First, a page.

Rumors and Lies: ASR San Diego 2001

A newly expanded San Diego Convention Center greeted more than 19,000 bros and industry pros at the ASR show this past weekend. The expansion, which took more than 130 weeks to complete, increased interior space from 931,919 square feet to 1.7-million square feet and cleared up some of the human logjams that have characterized the ASR show in the past.

While some thought the lack of jostling was a sign of a weak economy, the attendance figures were remarkably similar to last year’s event. The number of buyers was up 107, from 8,429 last year to 8,536. The store count was also up, from 4,058 to 4,088. The only dip was in the number of exhibitor personnel (down 346) — although there was still 379 scantily clad models and more than 1,000 teamriders in attendance.

However, the health of the economy was on many exhibitors’ minds, and at least one mainstay brand is feeling the pinch. During the first day of the show, Quiksilver announced to Wall Street analysts that it was lowering its fourth quarter profit estimates. Quik now predicts that fourth-quarter sales will be between 175-million dollars and 185-million dollars, with earnings per share falling in a range of 30 to 32 cents — far below prior estimates of 48 cents per share.Some of that loss, however, is due to the brand’s plans to significantly increase its national media campaign. Nevertheless, the Quiksilver booth — complete with new paint job — seemed typically busy.

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Quiksilver was hardly the only brand that was hopping. Globe, Billabong, Sole Technology, Rusty Girls, Reef, and others all report having amazing shows — pointing to busy booths and back-to-back appointments as proof.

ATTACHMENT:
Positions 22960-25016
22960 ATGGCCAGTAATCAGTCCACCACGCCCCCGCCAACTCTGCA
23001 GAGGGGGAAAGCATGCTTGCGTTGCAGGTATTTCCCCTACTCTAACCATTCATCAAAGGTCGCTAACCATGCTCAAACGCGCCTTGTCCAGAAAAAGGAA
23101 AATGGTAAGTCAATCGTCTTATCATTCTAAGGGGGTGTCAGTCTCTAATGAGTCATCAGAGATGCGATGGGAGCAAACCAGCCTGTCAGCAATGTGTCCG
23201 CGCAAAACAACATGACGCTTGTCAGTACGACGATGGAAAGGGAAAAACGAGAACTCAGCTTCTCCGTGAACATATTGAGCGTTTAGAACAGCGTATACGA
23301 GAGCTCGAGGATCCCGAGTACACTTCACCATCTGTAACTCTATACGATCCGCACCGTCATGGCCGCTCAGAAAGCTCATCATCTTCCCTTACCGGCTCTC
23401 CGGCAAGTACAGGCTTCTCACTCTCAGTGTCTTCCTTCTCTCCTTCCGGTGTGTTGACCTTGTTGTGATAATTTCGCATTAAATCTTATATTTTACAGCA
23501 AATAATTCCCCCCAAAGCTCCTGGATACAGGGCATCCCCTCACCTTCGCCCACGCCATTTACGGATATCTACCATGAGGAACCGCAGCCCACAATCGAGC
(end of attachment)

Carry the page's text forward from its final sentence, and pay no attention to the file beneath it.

Also busy was O’Neill, which is preparing to celebrate its 50 (50!) year anniversary as a brand. There was news on just about every front from the brand: new liquid tape on some of its suits, a new level of commitment and involvement in Japan, and a blowout movie premiere featuring Social Distortion and OO Soul on the first night. The premiere was hoot, with beer by the tray, and a solid surf movie to boot. Teahupoo and some mysto West Oz spot were highlights.

Aaron Chang National Sales Manager Bob Tanner said the growing brand had its best ASR ever. Coming off a successful fall season, Tanner says Spring 2002′s line is even stronger and judging by the buzz in the booth he’s not alone in his thinking — buyers are feeling it, too. If you haven’t already, ask Tanner about the Leilani trunks.

Volcom was up to its usual tricks. The banana motif was gone — replaced by artwork — but the booth had the usual, busy vibe. In case you haven’t figured it out, there’s a damn serious company underneath all that mayhem. “We turned out almost 400 appointments at the show,” says Veeco Sales Manager Tom Ruiz. “That’s almost 100 more than last year’s Spring ASR. The girls line looks especially strong.”